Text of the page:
Q: I’ve seen a lot of adverts on the television for CFD trading. A friend of mine has described CFD trading as “futures on steroids”. I’m fairly conservative but would like to lift the flagging balance in my SMSF. Is there any logic in my having a look at combining CFDs with my SMSF?

A: A CFD or Contract for difference is an agreement between 2 parties to access the movement in the price of shares, market indices, commodities, and currencies without owning the underlying investment. You share in the rise and fall of the value of the investment. Usually there are no restrictions to the upside or the downside fortunes of the contract.

The requirement to fund the exposure will vary depending on the contract entered into but could be as little as around 1% of the market value. The leverage affects of this can be enormous. For example. If you wanted exposure to $200,000 of Australian Shares, the margin cost to fund that exposure could be say $6,000. If the market rises great, but if the stocks fell 6%, you would have lost $12,000 or double your cost and you are liable for it!

CFD providers advertise that you can manage this risk by executing stop losses or auto sells at certain price points in the market. Everything is “fine” as long you can afford the loss and the CFD provider can fulfill their obligations….. As with all structured products, futures and derivatives, you run the risk of counter party risk. The collapse of MF Global has left investors with frozen accounts and uncertainty as to the status of pending trades. Perhaps the worst part of all is that open positions will be closed out by the administrators without the client having any discretion as to the timing or the price they accept.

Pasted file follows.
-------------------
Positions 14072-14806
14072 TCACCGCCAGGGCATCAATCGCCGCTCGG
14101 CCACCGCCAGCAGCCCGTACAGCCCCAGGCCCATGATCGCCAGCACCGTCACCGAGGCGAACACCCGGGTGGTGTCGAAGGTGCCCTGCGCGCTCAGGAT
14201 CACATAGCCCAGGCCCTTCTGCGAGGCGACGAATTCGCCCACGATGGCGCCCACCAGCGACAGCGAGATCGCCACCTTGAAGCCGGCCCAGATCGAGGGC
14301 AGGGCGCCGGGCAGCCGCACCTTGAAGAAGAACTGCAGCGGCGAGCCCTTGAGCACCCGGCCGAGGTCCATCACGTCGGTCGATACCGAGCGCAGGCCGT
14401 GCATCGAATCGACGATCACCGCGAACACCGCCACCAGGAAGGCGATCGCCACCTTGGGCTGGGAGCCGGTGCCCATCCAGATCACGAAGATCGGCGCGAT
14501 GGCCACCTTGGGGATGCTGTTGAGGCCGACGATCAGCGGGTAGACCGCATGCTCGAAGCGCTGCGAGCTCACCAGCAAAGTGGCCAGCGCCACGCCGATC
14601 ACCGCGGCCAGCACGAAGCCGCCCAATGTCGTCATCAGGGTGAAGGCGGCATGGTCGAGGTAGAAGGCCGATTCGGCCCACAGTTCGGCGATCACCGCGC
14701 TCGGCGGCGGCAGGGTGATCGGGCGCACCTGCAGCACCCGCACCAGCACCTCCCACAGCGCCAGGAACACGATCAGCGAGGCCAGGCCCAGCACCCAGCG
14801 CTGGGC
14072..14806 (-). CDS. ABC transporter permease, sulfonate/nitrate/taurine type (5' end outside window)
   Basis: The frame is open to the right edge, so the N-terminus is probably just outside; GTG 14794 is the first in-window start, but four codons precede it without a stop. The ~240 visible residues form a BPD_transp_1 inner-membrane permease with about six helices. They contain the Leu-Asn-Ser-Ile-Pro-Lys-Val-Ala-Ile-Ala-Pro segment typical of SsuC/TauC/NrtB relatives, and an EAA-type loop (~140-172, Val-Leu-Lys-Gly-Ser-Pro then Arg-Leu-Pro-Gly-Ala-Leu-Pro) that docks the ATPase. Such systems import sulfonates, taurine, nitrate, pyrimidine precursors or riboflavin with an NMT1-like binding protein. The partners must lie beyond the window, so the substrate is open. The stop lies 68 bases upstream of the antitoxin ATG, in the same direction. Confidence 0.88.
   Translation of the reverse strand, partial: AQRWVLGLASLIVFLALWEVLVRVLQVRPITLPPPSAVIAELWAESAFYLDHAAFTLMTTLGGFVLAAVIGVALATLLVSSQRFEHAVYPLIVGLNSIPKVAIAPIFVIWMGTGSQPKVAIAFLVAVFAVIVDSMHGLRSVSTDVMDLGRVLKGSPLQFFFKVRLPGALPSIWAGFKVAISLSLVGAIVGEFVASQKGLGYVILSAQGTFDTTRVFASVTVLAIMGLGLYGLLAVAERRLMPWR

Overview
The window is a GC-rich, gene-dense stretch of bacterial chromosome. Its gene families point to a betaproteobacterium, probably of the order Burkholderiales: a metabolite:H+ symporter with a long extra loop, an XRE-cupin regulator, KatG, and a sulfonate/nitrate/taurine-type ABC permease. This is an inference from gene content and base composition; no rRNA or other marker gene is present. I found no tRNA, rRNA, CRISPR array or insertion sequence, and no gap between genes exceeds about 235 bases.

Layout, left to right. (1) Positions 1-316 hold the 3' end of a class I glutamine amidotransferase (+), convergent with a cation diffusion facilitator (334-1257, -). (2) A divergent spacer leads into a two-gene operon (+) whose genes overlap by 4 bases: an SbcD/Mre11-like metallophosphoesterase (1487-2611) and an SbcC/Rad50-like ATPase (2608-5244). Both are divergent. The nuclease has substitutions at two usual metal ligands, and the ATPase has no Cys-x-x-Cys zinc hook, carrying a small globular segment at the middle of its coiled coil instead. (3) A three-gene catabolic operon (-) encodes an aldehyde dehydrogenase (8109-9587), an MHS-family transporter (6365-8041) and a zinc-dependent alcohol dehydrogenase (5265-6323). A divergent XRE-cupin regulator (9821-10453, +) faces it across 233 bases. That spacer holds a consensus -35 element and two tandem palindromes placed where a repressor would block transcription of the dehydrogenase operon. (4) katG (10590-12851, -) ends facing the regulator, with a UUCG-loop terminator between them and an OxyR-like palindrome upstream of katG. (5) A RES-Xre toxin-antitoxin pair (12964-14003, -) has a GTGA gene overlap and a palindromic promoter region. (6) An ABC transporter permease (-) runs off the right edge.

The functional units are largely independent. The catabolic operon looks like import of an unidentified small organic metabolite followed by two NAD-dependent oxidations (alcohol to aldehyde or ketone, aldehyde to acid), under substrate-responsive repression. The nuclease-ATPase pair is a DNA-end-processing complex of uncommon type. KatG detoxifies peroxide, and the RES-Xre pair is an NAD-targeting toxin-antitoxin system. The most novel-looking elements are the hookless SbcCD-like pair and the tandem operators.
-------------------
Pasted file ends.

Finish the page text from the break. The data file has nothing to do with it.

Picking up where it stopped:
CFD’s can be traded inside an SMSF provided the Trust Deed allows investments in CFD’s and the investment strategy of the fund permits the investment.

CFD’s are not for the faint hearted and have been heavily promoted in Australia., many would argue to an audience who should go nowhere near them. The “logic” of CFD’s? Mm, CFD’s have nothing to do with long term investing, traders are “punting” on the rise and fall in the value of the asset. “Futures on Steroids?” The consequences for a conservative investor of the market going the wrong way with a CFD trade; “Think Godzilla meets Bambi!”.

This article was published in The Australian on 5 November 2011. A direct link to the article can be found here.

If you have a question you would like Andrew to answer, you can go here and click on the “Your Questions” section.